The Rea-issues #1 – Dancing With Strangers (1987)

Released on 14th September 1987, the album made #2 in the UK – his first to reach the Top 10.

Warner Music’s Rhino imprint has just re-issued five of Chris Rea’s most successful albums as lavish 2CD sets, with the original albums joined by a full bonus disc of B-sides, Live recordings and outtakes from the same period; Shamrock Diaries (1985), On The Beach (1986), Dancing With Strangers (1987), The Road To Hell (1989) and Auberge (1991).

Over the next few weeks, amazinglyfewdiscothequesprovidejukeboxes will cover each of these in detail, and look back at this part of his career.

Chris Rea’s final album for the Magnet label, before signing to WEA, might just be my favourite Chris Rea record. Like many of my favourite albums, it’s a transitional piece, capturing the artist either on the cusp of a real commercial breakthrough or at the moment when they begin to reach their potential.

He has made prettier-sounding albums (On The Beach) and far more successful ones too (The Road To Hell), but on Dancing With Strangers you can hear him not only formulating the style which characterised those later releases, but finally beginning to leave behind the sometimes awkward attempts to satisfy his record label. The days of creative compromise, meagre studio budgets, uncomfortable photo shoots, blonde bubble-perms, and questionable fashion choices were about to end.

Well okay, they were almost about to end…


One of the (many) revelations in the brief but illuminating sleeve notes included with all of these reissues, is the fact that the sound of Dancing With Strangers is virtually created by just two people. And, on several tracks, Chris Rea is playing most of the instruments, including the drums. As he would later acknowledge with typically wry humour, the man who wrote “I can’t dance to a cold machine…” would have those precise pieces of technological gadgetry on his next studio set.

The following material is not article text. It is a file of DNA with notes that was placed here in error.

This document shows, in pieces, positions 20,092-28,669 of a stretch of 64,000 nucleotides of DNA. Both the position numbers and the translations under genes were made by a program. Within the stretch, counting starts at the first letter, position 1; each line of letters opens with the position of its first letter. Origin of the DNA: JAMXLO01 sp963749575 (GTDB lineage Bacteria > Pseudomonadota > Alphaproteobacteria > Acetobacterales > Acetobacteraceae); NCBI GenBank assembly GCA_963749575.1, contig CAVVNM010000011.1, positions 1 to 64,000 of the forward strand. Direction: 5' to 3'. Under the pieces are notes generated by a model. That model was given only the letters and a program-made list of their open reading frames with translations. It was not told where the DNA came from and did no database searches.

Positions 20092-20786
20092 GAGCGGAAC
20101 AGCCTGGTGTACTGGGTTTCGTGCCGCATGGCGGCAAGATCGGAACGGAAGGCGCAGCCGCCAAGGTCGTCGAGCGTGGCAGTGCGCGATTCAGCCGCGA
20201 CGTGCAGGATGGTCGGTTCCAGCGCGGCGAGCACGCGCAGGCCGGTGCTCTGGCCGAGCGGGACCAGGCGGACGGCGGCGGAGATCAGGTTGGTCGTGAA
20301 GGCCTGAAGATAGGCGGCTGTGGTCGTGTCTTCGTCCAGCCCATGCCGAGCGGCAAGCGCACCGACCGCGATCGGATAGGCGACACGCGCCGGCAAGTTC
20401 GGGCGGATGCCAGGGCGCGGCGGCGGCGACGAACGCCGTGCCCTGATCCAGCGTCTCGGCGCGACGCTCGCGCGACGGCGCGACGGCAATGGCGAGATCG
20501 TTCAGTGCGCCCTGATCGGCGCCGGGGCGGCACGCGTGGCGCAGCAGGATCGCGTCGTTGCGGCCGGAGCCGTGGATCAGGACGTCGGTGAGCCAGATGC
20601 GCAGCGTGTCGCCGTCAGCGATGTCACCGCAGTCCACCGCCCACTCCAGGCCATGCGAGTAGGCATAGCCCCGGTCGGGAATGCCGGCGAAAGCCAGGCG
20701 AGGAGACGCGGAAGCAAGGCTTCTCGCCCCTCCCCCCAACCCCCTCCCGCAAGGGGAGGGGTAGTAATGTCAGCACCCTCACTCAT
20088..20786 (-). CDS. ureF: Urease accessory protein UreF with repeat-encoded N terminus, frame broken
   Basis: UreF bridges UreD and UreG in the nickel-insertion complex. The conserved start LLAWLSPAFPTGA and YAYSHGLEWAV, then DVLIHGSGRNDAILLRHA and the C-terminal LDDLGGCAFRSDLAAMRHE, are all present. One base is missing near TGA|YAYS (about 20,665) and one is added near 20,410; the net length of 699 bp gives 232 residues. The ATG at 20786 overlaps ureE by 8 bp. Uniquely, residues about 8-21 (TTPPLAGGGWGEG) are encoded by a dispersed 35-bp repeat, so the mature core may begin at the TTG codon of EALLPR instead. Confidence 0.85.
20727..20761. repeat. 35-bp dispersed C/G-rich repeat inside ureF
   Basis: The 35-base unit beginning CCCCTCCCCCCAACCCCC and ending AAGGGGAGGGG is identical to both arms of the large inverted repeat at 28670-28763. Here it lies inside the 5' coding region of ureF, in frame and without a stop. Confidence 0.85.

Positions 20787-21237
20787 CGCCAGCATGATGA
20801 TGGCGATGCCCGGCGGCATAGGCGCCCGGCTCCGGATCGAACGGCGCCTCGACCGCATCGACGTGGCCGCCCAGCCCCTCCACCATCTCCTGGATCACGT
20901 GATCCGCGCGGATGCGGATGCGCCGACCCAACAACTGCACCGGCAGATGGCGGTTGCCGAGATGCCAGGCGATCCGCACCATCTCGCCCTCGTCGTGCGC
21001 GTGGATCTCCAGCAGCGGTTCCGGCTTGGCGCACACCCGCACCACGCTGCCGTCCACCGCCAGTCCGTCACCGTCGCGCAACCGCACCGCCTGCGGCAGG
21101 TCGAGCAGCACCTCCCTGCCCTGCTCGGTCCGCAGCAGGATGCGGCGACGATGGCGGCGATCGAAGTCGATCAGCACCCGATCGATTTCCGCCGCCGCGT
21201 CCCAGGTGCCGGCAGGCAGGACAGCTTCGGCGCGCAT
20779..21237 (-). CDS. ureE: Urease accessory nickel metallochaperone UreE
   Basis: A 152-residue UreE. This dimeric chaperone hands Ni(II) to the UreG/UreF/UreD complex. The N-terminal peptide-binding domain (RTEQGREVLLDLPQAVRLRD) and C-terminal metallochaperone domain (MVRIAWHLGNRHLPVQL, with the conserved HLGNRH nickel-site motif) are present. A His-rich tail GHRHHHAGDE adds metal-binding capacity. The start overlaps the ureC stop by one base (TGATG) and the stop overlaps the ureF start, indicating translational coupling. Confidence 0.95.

160450bDancing With Strangers benefits from a “live” sound, albeit one cleverly constructed and overdubbed to create the impression of a living, breathing, band perfomance. There’s an easy swing to the big hit single Let’s Dance (his first Top 20 entry in Britain), as well as the similar That Girl Of Mine, the aformentioned I Can’t Dance To That and Que Sera‘s more exotic, frenetic rhythms.

Let’s Dance was the Top 40 success that had eluded Rea since 1978’s breakthrough Fool (If You Think It’s Over), an affecting smooth AOR classic that unfortunately led to misplaced comparisons with the likes of Billy Joel, and demands from the record company to repeat the trick during subsequent years.

The album’s second single, and the one which directly preceded the album itself in August 1987, was Loving You Again, a classic slice of Rea romanticism underpinned by a driving beat and parping horns. It recalled several of his recent efforts, such as Josephine (from Shamrock Diaries) and It’s All Gone (from On The Beach) and surprisingly emulated the (lack of) chart action enjoyed by both. Fortunately, Loving You Again‘s failure to become a hit did not harm Dancing With Strangers‘ prospects.


It wasn’t the first Chris Rea album I’d bought, that was On The Beach in June 1986, but it was the first I’d bought on CD. By September 1987 I’d grown exhausted by the lousy quality of cassettes, and my body was barely holding together, so CD was really the only option if I was to be able to continue enjoying the music I loved.

The extra expense meant my choices had to be a little more discerning (at twice the cost, I could afford only half as many!); the original Dancing With Strangers CD had 3 extra tracks, making 14 songs and just under 60 minutes of listening. On The Beach, and then the handful of album cuts I’d heard previewed on the radio prior to release day, had given me confidence in Chris Rea delivering an album worth the £11.99.

He didn’t let me down.



While each Rea album in the mid-1980s tended to have a loose theme, or be inspired by particular events in his life, we still hadn’t reached the stage where whole sides of an album were conceived as a unified concept, an imagined film inside his head which never made it onto celluloid. Dancing With Strangers is, by and large, simply a collection of excellent songs, superbly played and produced with just the right combination of rough edges and radio-friendly sheen.

There wouldn’t actually be another Top 40 single from the album, with the gritty Joys Of Christmas failing to find favour, and then a heavily remixed Que Sera going the way of so many Chris Rea singles before it by only just squeaking into the UK Top 75.